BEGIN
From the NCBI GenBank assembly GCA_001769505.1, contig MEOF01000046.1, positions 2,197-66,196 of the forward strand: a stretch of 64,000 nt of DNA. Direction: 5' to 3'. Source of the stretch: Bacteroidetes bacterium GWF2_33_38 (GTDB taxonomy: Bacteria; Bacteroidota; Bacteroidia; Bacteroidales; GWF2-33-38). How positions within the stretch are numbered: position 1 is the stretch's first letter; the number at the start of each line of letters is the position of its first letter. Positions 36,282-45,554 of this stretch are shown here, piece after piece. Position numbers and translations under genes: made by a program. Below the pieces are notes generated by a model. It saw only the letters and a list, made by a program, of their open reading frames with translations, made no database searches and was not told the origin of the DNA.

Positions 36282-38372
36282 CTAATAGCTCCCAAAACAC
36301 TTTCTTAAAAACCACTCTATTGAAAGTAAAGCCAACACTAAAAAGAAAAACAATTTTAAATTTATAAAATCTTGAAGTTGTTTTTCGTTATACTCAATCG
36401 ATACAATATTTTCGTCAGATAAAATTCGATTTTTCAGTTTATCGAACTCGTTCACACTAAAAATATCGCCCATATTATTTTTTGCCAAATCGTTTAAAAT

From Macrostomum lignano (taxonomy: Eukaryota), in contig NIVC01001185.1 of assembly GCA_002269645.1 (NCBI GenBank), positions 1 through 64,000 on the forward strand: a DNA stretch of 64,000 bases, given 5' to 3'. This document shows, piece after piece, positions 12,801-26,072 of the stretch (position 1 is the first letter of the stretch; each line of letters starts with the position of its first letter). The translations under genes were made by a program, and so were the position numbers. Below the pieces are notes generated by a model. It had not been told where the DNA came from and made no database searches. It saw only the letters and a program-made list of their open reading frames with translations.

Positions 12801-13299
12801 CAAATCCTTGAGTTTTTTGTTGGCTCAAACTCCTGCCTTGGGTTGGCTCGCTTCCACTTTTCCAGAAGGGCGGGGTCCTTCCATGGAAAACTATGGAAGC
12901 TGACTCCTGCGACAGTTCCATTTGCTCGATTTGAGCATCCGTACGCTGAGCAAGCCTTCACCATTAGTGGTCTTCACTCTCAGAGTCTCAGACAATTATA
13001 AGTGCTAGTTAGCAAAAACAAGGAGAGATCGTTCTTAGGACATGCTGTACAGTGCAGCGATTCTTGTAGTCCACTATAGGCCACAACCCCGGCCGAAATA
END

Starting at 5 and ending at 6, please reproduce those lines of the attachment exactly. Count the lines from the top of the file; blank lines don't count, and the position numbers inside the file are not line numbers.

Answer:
36401 ATACAATATTTTCGTCAGATAAAATTCGATTTTTCAGTTTATCGAACTCGTTCACACTAAAAATATCGCCCATATTATTTTTTGCCAAATCGTTTAAAAT

From Macrostomum lignano (taxonomy: Eukaryota), in contig NIVC01001185.1 of assembly GCA_002269645.1 (NCBI GenBank), positions 1 through 64,000 on the forward strand: a DNA stretch of 64,000 bases, given 5' to 3'. This document shows, piece after piece, positions 12,801-26,072 of the stretch (position 1 is the first letter of the stretch; each line of letters starts with the position of its first letter). The translations under genes were made by a program, and so were the position numbers. Below the pieces are notes generated by a model. It had not been told where the DNA came from and made no database searches. It saw only the letters and a program-made list of their open reading frames with translations.